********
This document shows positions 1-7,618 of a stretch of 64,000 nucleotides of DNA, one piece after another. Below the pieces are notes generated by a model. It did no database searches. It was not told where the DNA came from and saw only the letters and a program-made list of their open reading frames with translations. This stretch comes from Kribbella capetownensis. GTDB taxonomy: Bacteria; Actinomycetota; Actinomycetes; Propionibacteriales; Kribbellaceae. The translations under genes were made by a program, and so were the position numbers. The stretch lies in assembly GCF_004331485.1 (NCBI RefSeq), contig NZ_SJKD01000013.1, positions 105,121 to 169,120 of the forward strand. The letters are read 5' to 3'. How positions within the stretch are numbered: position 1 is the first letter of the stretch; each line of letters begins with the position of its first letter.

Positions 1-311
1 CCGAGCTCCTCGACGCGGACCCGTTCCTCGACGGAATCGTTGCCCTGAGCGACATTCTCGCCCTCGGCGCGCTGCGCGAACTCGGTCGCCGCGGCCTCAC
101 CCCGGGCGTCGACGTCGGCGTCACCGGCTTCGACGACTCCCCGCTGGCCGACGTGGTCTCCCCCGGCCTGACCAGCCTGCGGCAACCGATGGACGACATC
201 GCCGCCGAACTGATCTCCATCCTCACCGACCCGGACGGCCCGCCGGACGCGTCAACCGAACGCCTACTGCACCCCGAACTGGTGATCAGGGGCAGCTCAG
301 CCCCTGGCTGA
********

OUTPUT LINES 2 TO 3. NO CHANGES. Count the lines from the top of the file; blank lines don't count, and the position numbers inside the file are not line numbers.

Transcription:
Positions 1-311
1 CCGAGCTCCTCGACGCGGACCCGTTCCTCGACGGAATCGTTGCCCTGAGCGACATTCTCGCCCTCGGCGCGCTGCGCGAACTCGGTCGCCGCGGCCTCAC